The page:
Is Bellew preparing to take control at Ryanair?
On Tuesday, Ryanair announced that Bellew would be rejoining the airline as chief operations officer. Bellew had previously spent 14 years with Ryanair before leaving for Malaysian Airlines in 2015. He takes over from Michael Hickey, who left Ryanair abruptly following the pilot-rostering fiasco that forced the airline to cancel 18,000 flights and left 800,000 passengers inconvenienced.
So why is the prodigal son coming home? Bellew had first been deputy chief executive of Malaysian Airlines and, since July 2016, its chief executive. With 16 million passengers a year, Malaysian Airlines is only a fraction of the size of Ryanair, which carried 120 million passengers in the year to the end of March.
There have also been reports in the Malaysian media that Bellew had had a difficult relationship with the airline's sole shareholder, the Malaysian sovereign wealth fund Khazanah. Malaysian Airlines has had a tumultuous few years since 2014, when one of its planes vanished in the Indian Ocean and another was shot down by Russian-backed rebels over Ukraine.
Even allowing for the fact that Khazanah may have been an occasional back-seat driver, with Malaysian Airlines getting through three chief executives in as many years, Bellew is going from being boss of an airline to being no more than one of the chasing pack at Ryanair.
When asked why he was quitting Malaysian Airlines, Bellew replied: "It [Ryanair] is Ireland's greatest company. They need my help and there is a big challenge. It is a form of national service."
A decade or more ago a feature of every Ryanair results press conference was O'Leary dangling the prospect of his retirement in "a year or two".
Of course it never happened and as O'Leary approached and then passed the Big Five-Oh we heard less and less of his retirement plans.
While Hickey's unscheduled departure may have bought him some time, there is little doubt that the rostering fiasco has brought the end of O'Leary 23-year reign as Ryanair's boss a lot closer. After almost a quarter of a century of being synonymous with the airline, we may soon have to get used to the idea of Ryanair without O'Leary.
Whatever the rights and wrongs of the matter there is little doubt that Ryanair's relationship with its pilots, without whom it cannot fly its planes, is difficult. After years of being able to dictate terms to its pilots, a recovery in the demand for pilots from other airlines means that the shoe is now on the other foot.
This is happening at the same time as Ryanair's growth from upstart to being the largest airline in Europe, with a forecast 130 million passengers in the current year, means that not alone is its previously cavalier attitude to its pilots and other staff no longer working, it is downright counter-productive.
As his recent derogatory comments about Ryanair's pilots demonstrate, O'Leary seems to have difficulty fully grasping this fundamental change.
The Ryanair statement announcing Bellew's appointment made it clear that he had been hired to fix the rostering mess. He will have "specific responsibility for pilot production, training and career development with a mission to ensure that the pilot-rostering failure which Ryanair suffered in early September will never be repeated".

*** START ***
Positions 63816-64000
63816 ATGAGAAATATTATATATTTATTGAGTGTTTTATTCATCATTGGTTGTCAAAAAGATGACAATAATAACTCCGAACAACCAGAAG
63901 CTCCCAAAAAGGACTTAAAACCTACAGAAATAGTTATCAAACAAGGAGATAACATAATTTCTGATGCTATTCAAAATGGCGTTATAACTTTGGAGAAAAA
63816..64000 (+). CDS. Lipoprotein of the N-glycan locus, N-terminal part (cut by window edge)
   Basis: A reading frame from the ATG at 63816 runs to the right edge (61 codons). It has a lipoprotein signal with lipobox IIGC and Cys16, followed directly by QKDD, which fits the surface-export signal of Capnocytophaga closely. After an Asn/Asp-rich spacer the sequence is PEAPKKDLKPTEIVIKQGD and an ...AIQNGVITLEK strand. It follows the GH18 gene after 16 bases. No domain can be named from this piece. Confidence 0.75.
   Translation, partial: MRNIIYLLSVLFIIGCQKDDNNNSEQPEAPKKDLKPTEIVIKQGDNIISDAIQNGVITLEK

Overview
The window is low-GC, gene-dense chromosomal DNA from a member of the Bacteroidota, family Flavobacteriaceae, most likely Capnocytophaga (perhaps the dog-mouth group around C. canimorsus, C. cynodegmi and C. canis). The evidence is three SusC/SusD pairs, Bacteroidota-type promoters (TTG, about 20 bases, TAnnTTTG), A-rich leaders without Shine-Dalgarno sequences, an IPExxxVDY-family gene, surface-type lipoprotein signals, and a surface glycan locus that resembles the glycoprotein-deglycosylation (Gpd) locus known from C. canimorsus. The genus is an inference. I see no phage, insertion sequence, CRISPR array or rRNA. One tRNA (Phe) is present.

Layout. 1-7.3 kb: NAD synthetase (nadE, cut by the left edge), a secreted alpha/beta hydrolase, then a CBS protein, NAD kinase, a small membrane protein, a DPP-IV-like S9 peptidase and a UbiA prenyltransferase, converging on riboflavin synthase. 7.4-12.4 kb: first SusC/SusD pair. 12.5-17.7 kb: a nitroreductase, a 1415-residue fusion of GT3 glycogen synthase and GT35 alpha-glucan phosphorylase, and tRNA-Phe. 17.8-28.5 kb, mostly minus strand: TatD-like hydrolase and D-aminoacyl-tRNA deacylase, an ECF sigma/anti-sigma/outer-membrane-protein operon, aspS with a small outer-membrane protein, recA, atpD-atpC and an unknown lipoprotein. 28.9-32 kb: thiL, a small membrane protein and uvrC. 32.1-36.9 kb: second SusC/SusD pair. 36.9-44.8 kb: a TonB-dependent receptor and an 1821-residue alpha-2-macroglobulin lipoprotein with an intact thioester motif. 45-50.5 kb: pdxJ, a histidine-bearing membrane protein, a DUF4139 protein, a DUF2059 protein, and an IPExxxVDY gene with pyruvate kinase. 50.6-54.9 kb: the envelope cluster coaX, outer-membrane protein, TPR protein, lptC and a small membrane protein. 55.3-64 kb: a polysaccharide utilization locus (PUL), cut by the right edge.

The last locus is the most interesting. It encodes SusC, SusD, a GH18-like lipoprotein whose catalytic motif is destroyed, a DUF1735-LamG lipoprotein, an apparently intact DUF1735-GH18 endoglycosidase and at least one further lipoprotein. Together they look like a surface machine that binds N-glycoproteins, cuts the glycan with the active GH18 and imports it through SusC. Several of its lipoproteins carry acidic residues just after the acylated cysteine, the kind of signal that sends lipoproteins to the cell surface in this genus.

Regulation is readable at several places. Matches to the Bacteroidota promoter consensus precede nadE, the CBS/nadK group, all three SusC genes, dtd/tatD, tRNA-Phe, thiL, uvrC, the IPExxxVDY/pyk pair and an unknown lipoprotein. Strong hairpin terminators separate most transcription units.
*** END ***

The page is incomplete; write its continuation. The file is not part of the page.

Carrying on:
If, and given O'Leary's apparent recalcitrance that could be a very big "if", the 52-year old Bellew succeeds in this task he could then be in pole position to take over the controls at Ryanair whenever O'Leary finally decides to spend more time with his racehorses and Aberdeen Angus pedigree cattle.
Is Bellew's second coming at Ryanair merely the first step in a canny strategy that will ultimately see him become boss of his own airline, in this case the biggest in Europe, once again?
Financial regulation still not fit for purpose
Shocking as the misbehaviour of the banks in wrongly taking customers off tracker mortgages was, what it tells us about the state of financial regulation in this country is even more disturbing. Almost a decade on from the crash, our system of financial regulation is still not fit for purpose.
The Central Bank had been pushed "to the limits of its powers" and "all lenders did not sufficiently recognise or address the scale of these unacceptable failings," Central Bank governor Philip Lane told the Oireachtas Finance Committee on Thursday.
The previous day, Financial Ombudsman Ger Deering revealed that of the 700 cases his office had adjudicated on since 2009, the banks had only restored the tracker mortgage in 25pc of them.
The picture that emerges from the committee's hearings is one of at least some of the banks feeling free to treat their "regulators" with contempt. This is despite all of the reforms that have been put in place since the banking crisis first struck nine years ago.
So can anything be done to address the regulatory failings that have been highlighted by the tracker mortgage scandal? What the affair demonstrates once more is the inability of the Central Bank to combine its prudential role, i.e. ensuring that the banks don't go bust, with its consumer protection role, i.e. stopping the banks from robbing us blind.
With the banks still on life support and the State retaining 75pc shareholdings in AIB and PTSB along with a 14pc stake in Bank of Ireland, the Central Bank is hopelessly conflicted.
At least 13,000 customers are now known to have been wrongly moved off trackers, a number that will surely rise. This means that the final cost of the tracker scandal will run into the hundreds of millions and possibly billions of euro. Wearing its prudential hat, the Central Bank would certainly have an incentive to encourage the banks to minimise these losses.
To fix our broken system of financial regulation we need to strip the Central Bank of its consumer protection role and hive off the function to a new agency with the resources and powers to do the job properly.
Sunday Indo Business